Tour of Europe, epilogue.

Even though it was only a month, my Tour of Europe required a certain amount of research, planning and preparation on my part.

Equipment, no doubt, plays a very important part in any cycle tour. But more important than even the best equipment a cycle tourer can possess is fortitude – both mental and physical. In fact, it’s a pre-requisite – before the rubber meets the road.

Obviously, the physical demands come from the daily chalking up of mileage. But that’s mostly because the bike is fully loaded. Every incline is felt, some more acutely than others, and when it keeps going up and down incessantly, your legs will remind you of your physical limitations.

And that’s not even taking into account the sun, the wind and the cold.

Worse, there’ll be times when all around you seems such a desolate place devoid of civilisation. Then, you’d begin to question your own sanity and wonder why you’re subjecting yourself to such torture. At such times, you’ll feel miserable, lonely, and you begin to pine for the warmth and comfort of home. That’s when mental strength helps, the ability to ride through any situation and knowing that everything seems more promising in the morning.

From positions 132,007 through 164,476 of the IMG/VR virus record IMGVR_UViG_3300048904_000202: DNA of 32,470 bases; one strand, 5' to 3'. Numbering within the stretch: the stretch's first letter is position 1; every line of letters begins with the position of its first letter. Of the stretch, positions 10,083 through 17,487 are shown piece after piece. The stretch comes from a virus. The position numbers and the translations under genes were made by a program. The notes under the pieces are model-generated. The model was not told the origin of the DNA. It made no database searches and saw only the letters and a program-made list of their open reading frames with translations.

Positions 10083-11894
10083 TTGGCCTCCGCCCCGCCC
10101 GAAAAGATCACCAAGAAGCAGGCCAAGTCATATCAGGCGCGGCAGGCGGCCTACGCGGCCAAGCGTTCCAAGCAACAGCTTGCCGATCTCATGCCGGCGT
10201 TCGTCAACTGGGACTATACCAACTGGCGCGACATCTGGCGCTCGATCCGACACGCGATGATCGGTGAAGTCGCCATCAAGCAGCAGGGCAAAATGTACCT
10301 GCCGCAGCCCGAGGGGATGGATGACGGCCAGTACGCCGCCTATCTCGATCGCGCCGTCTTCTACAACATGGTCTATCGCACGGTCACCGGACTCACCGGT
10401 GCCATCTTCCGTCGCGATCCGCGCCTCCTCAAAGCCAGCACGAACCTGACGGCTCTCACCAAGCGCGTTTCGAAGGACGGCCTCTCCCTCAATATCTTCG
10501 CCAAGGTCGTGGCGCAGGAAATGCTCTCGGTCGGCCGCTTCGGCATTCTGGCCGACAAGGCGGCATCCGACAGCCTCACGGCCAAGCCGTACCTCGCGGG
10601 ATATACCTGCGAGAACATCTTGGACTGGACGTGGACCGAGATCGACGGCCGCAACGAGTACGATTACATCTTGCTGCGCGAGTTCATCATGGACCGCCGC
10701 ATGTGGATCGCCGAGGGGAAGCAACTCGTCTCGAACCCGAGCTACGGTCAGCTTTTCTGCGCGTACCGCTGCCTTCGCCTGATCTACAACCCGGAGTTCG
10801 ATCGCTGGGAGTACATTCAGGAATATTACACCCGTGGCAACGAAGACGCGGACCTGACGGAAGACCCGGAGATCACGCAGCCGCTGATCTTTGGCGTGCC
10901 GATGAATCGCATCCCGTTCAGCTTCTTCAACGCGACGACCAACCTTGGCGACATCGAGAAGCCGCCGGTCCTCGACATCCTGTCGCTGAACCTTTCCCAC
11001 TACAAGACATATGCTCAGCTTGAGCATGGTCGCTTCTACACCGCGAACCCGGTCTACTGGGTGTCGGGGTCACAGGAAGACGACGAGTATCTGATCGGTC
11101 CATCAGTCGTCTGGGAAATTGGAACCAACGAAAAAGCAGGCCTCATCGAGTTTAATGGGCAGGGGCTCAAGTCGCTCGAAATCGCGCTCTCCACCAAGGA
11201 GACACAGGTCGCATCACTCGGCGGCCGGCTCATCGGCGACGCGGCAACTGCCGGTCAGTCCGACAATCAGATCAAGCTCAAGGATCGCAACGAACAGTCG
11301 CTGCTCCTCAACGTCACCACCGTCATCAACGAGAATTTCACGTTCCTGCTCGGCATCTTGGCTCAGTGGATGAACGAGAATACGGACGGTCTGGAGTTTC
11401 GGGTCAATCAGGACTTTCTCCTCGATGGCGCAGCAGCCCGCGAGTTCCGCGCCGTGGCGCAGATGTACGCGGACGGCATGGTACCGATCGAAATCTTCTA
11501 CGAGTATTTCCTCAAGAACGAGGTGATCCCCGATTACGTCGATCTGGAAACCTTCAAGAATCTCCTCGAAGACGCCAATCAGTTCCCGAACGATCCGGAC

On some days however, when the wind is behind your back, the sun is gloriously warm, and the scenery that unfolds before you enthralls you to no end, you just wish that it would never end. Everything is in place – every pedal stroke in perfect metronomic rhythm with your breathing, and everyone you meet on the road has a smile and an encouraging word for you. Honestly, on days like these, you feel invincible, you feel like you can take on anything.